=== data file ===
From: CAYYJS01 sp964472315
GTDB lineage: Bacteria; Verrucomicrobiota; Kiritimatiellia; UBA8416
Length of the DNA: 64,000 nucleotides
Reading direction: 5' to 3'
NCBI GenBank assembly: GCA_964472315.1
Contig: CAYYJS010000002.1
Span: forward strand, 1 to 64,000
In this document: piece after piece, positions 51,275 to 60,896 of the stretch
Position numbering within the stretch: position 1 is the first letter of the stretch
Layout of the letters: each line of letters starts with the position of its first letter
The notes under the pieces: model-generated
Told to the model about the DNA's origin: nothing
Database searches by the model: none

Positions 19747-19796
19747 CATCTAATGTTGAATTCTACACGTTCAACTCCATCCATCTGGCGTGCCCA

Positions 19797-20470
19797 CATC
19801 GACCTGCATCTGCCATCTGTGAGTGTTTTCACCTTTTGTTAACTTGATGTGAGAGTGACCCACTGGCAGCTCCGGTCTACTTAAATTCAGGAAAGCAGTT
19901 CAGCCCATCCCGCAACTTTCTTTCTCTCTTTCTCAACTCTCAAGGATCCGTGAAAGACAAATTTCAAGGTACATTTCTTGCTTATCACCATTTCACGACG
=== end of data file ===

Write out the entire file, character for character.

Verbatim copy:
From: CAYYJS01 sp964472315
GTDB lineage: Bacteria; Verrucomicrobiota; Kiritimatiellia; UBA8416
Length of the DNA: 64,000 nucleotides
Reading direction: 5' to 3'
NCBI GenBank assembly: GCA_964472315.1
Contig: CAYYJS010000002.1
Span: forward strand, 1 to 64,000
In this document: piece after piece, positions 51,275 to 60,896 of the stretch
Position numbering within the stretch: position 1 is the first letter of the stretch
Layout of the letters: each line of letters starts with the position of its first letter
The notes under the pieces: model-generated
Told to the model about the DNA's origin: nothing
Database searches by the model: none

Positions 19747-19796
19747 CATCTAATGTTGAATTCTACACGTTCAACTCCATCCATCTGGCGTGCCCA

Positions 19797-20470
19797 CATC
19801 GACCTGCATCTGCCATCTGTGAGTGTTTTCACCTTTTGTTAACTTGATGTGAGAGTGACCCACTGGCAGCTCCGGTCTACTTAAATTCAGGAAAGCAGTT
19901 CAGCCCATCCCGCAACTTTCTTTCTCTCTTTCTCAACTCTCAAGGATCCGTGAAAGACAAATTTCAAGGTACATTTCTTGCTTATCACCATTTCACGACG